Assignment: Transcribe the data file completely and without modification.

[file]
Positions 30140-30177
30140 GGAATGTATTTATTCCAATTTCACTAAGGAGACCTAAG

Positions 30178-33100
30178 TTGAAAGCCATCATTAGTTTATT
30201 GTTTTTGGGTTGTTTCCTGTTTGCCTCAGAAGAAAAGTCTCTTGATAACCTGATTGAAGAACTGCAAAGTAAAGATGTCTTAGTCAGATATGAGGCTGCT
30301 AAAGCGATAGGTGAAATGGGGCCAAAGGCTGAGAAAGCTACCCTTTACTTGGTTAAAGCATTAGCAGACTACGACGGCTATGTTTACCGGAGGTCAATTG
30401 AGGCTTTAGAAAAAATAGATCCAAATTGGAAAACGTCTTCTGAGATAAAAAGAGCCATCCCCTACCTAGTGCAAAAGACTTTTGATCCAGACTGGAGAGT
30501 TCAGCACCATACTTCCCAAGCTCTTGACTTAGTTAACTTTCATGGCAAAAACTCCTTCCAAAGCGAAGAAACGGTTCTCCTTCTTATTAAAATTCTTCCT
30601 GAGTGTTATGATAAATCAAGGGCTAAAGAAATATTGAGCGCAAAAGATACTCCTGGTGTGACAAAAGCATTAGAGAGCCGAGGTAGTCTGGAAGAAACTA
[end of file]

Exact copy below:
Positions 30140-30177
30140 GGAATGTATTTATTCCAATTTCACTAAGGAGACCTAAG

Positions 30178-33100
30178 TTGAAAGCCATCATTAGTTTATT
30201 GTTTTTGGGTTGTTTCCTGTTTGCCTCAGAAGAAAAGTCTCTTGATAACCTGATTGAAGAACTGCAAAGTAAAGATGTCTTAGTCAGATATGAGGCTGCT
30301 AAAGCGATAGGTGAAATGGGGCCAAAGGCTGAGAAAGCTACCCTTTACTTGGTTAAAGCATTAGCAGACTACGACGGCTATGTTTACCGGAGGTCAATTG
30401 AGGCTTTAGAAAAAATAGATCCAAATTGGAAAACGTCTTCTGAGATAAAAAGAGCCATCCCCTACCTAGTGCAAAAGACTTTTGATCCAGACTGGAGAGT
30501 TCAGCACCATACTTCCCAAGCTCTTGACTTAGTTAACTTTCATGGCAAAAACTCCTTCCAAAGCGAAGAAACGGTTCTCCTTCTTATTAAAATTCTTCCT
30601 GAGTGTTATGATAAATCAAGGGCTAAAGAAATATTGAGCGCAAAAGATACTCCTGGTGTGACAAAAGCATTAGAGAGCCGAGGTAGTCTGGAAGAAACTA